Although Patricia Wentworth's memorably Miss Marple-like detective, Miss Maud Silver, first appeared in a Wentworth novel in 1928, most of the books in the Miss Silver series date from the 1940s and 1950s (before 1943, only four Miss Silver mysteries had been published; most of Wentworth's genre output up to that time is to be found in her over thirty Silver-free thrillers) .
This being the same time that Agatha Christie's Miss Marple began appearing much more frequently in novels (Miss Marple only actually appeared in one Christie novel and a short story collection before World War Two), it would seem to me that the 1940s and 1950s are the decades when the idea of the British village "cozy" really began gelling in the minds of readers.
Chapter Three, which details a small tea party at the cottage of Alvina Grey, the spinster daughter of the former Rector, I found the best part of the book. I would have loved for Miss Vinny to have played a bigger part in the tale (there's another great chapter with her later).
Although the story in Eternity Ring takes place after World War Two (events in the late war play a major role in the book), one might well be excused for thinking it occurs twenty years earlier. I not infrequently found myself thinking of Downton Abbey!
Deeping is a village dominated by a few old landed families, and most servants know their place and like it (housekeeper Mrs. Barton still thinks darkly of the French and their "nasty revolutions"). The two commoners who get above themselves, farmer's niece Mary Stokes and chauffeur Albert Caddle, are heartily disapproved of by Miss Silver and the author.
Mary Stokes served with the ATS (Auxiliary Territorial Service) and came back discontented with life on the farm. A local lady of the gentry complains of Stokes:
"She isn't a village girl at all--she's something much smarter and more sophisticated. She comes down to the farm once in a way when she's out of a job or wants a change....I think it's a relief when she goes off again."
Stokes, we learn, is a fast type who enjoys leading men on and laughing at them. Not altogether surprisingly, she comes to a very bad end indeed when her neck is broken by an unknown assailant.
Albert Caddle, who married a much older retired housemaid for her money and plays around with other women, is described by the author as "very well built and beyond all question a handsome young man." However, when he is "bold" and "defiant" when being questioned by Inspector Lamb, the policeman, knowing he "has a thousand years of solid English law behind him," squelches the chauffeur fast, much to the approval of the author (Lamb, I noted, declined to address Caddle as "Mister").
Caddle's current girlfriend, shop girl Maisie Traill, doesn't come off very well either. When she expresses indifference to the fact that she is going about with a married man, Inspector Lamb reflects: "Real bad upbringing she must have had. Wanted smacking."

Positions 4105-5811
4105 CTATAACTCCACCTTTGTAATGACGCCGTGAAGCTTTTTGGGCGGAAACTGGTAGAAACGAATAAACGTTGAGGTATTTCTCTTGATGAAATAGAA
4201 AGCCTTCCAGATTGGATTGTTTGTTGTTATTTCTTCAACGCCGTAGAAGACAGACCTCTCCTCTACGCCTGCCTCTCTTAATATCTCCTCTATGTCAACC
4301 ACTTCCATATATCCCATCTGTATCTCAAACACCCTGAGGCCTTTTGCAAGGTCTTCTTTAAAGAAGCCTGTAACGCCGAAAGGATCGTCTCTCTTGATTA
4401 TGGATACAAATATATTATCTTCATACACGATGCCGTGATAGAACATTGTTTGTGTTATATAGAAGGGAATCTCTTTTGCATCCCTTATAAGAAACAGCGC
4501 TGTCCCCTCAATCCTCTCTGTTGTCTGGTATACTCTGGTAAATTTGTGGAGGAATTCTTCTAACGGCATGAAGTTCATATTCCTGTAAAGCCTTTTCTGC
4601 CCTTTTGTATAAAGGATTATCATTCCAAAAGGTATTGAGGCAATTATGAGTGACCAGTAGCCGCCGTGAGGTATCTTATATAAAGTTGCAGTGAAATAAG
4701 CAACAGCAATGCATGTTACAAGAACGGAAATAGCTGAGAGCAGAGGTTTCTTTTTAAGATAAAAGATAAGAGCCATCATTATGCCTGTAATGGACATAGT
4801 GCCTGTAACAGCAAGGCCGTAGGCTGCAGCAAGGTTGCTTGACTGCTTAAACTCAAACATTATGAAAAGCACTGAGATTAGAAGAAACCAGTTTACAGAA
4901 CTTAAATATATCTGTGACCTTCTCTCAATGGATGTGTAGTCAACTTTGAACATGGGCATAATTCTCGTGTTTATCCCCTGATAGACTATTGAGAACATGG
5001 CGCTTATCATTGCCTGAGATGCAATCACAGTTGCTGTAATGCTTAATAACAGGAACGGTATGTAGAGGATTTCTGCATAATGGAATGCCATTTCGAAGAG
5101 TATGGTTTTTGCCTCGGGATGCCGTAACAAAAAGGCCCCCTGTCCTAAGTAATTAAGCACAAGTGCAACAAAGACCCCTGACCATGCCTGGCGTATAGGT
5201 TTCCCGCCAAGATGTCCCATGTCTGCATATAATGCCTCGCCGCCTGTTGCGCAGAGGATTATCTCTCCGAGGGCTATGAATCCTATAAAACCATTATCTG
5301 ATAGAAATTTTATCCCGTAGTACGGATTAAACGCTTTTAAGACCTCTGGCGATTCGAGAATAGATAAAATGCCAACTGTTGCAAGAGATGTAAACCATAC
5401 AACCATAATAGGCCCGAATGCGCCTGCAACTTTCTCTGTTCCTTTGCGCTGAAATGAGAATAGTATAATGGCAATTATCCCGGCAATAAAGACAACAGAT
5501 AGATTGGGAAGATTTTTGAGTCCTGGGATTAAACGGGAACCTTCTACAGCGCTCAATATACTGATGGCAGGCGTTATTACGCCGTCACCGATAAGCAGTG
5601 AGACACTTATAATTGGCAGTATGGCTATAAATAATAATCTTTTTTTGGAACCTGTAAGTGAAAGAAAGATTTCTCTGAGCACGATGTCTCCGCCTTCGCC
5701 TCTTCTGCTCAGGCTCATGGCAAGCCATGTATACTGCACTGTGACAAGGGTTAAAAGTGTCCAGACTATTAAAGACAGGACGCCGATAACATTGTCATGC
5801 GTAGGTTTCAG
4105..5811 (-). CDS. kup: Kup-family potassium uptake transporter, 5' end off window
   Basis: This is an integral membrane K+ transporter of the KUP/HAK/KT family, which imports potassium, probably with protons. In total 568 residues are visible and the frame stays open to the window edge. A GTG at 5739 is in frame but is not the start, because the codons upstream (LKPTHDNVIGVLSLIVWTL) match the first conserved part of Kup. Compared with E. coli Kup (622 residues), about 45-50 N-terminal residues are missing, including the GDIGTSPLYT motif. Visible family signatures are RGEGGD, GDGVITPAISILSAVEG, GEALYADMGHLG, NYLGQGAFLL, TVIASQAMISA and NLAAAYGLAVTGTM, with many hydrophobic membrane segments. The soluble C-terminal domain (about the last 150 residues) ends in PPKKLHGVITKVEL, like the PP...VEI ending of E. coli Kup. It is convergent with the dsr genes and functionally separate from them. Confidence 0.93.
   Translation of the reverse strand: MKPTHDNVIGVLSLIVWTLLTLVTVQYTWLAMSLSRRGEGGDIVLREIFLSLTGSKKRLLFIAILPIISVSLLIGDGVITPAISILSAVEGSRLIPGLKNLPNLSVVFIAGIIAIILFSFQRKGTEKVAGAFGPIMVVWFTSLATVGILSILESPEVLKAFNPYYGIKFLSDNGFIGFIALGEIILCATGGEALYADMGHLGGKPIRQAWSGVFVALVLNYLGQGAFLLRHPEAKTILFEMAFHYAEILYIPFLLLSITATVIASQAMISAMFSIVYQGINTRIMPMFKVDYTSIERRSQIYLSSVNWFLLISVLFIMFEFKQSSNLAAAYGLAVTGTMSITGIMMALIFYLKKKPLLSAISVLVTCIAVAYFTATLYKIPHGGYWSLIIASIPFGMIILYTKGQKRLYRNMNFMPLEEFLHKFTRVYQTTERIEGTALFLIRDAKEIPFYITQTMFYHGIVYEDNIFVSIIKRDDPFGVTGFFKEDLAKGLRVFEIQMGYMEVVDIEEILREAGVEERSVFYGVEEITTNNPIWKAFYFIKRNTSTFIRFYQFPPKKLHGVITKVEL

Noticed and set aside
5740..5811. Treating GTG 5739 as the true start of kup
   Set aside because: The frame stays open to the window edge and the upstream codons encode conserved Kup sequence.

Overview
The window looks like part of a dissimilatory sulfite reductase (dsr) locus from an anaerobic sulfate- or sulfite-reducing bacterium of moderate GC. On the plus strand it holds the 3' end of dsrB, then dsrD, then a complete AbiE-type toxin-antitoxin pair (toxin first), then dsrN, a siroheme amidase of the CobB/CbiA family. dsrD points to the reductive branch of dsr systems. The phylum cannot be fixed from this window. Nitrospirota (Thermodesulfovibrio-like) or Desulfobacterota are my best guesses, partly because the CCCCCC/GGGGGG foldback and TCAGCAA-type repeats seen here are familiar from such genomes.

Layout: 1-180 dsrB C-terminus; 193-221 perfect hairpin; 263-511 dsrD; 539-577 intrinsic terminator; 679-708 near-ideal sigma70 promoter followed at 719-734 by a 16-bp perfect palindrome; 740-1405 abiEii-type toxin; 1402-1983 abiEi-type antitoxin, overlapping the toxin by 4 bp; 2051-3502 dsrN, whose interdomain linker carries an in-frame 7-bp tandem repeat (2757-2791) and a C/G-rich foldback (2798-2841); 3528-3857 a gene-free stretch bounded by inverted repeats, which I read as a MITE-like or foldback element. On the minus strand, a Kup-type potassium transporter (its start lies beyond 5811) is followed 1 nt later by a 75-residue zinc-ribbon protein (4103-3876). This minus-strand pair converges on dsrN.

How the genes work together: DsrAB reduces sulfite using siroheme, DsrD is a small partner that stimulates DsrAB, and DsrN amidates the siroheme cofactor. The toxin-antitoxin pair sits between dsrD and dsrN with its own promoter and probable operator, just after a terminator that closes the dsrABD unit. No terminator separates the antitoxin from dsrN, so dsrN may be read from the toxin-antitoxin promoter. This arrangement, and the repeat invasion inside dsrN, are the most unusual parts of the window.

When Mary Stokes is found murdered, people reflect that it was probably a local male whom Stokes got "all worked up." "A young man'll stand just so much and no more," pronounces the cook at the great house Abbottsleigh. Or as Inspector Lamb puts it, "you never can tell what a man'll do if he's pushed too far." Surprisingly, given such expressed sentiments, no one ever thinks to ask whether Mary Stokes might have been raped. I suppose this was too blunt.
|someone is deep sixing|
women in Deeping
The most interesting quality I found about Cicely was that everyone in the village kept referring to her as "a little brown thing," apparently because she has brown hair and a dun complexion. I thought it funny that about everyone in the villager referred to her this way--did they get together and hold a meeting about it? No matter, though: Grant and Mark adore her anyway!
Disappointingly, about a third of the way through the novel, Wentworth reduces the list of suspects for Mary Stokes' murder (and that of another woman) to three men: Grant Hathaway (gentry farmer, husband of Cicley), Mark Harlow (show tune composer, hitting on Cicely) and Albert Caddle (uppish chauffeur, no doubt would happily hit on Cicely, but she's out of his league socially, not to mention he's married too, the bounder!).
I was certain I knew who the killer would be, and I was right. Agatha Christie was never so predictable!
Still, I must admit to a certain fascination with the Miss Silver mysteries, with their strongly-conveyed cozy village settings that seem ever more remote as the years pass. I will keep reading Wentworth novels. Perhaps the next one will have a better mystery!
Note: Miss Silver coughs twenty-seven times in Eternity Ring. She should get that cough checked out, I think it's getting worse!